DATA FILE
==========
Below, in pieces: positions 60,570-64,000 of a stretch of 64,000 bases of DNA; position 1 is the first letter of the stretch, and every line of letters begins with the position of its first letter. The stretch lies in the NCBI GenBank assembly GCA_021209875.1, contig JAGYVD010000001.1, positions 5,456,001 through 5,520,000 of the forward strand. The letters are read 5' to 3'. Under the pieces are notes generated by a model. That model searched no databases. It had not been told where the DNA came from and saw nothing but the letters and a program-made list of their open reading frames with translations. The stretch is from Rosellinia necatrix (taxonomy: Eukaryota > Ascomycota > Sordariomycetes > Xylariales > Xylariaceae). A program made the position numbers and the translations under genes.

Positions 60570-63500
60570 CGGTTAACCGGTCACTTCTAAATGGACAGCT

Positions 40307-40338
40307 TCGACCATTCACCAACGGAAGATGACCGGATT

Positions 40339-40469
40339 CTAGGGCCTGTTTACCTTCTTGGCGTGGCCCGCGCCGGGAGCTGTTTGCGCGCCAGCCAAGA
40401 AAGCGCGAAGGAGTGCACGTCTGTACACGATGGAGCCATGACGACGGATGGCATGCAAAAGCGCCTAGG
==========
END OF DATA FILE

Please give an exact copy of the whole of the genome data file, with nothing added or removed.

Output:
Below, in pieces: positions 60,570-64,000 of a stretch of 64,000 bases of DNA; position 1 is the first letter of the stretch, and every line of letters begins with the position of its first letter. The stretch lies in the NCBI GenBank assembly GCA_021209875.1, contig JAGYVD010000001.1, positions 5,456,001 through 5,520,000 of the forward strand. The letters are read 5' to 3'. Under the pieces are notes generated by a model. That model searched no databases. It had not been told where the DNA came from and saw nothing but the letters and a program-made list of their open reading frames with translations. The stretch is from Rosellinia necatrix (taxonomy: Eukaryota > Ascomycota > Sordariomycetes > Xylariales > Xylariaceae). A program made the position numbers and the translations under genes.

Positions 60570-63500
60570 CGGTTAACCGGTCACTTCTAAATGGACAGCT

Positions 40307-40338
40307 TCGACCATTCACCAACGGAAGATGACCGGATT

Positions 40339-40469
40339 CTAGGGCCTGTTTACCTTCTTGGCGTGGCCCGCGCCGGGAGCTGTTTGCGCGCCAGCCAAGA
40401 AAGCGCGAAGGAGTGCACGTCTGTACACGATGGAGCCATGACGACGGATGGCATGCAAAAGCGCCTAGG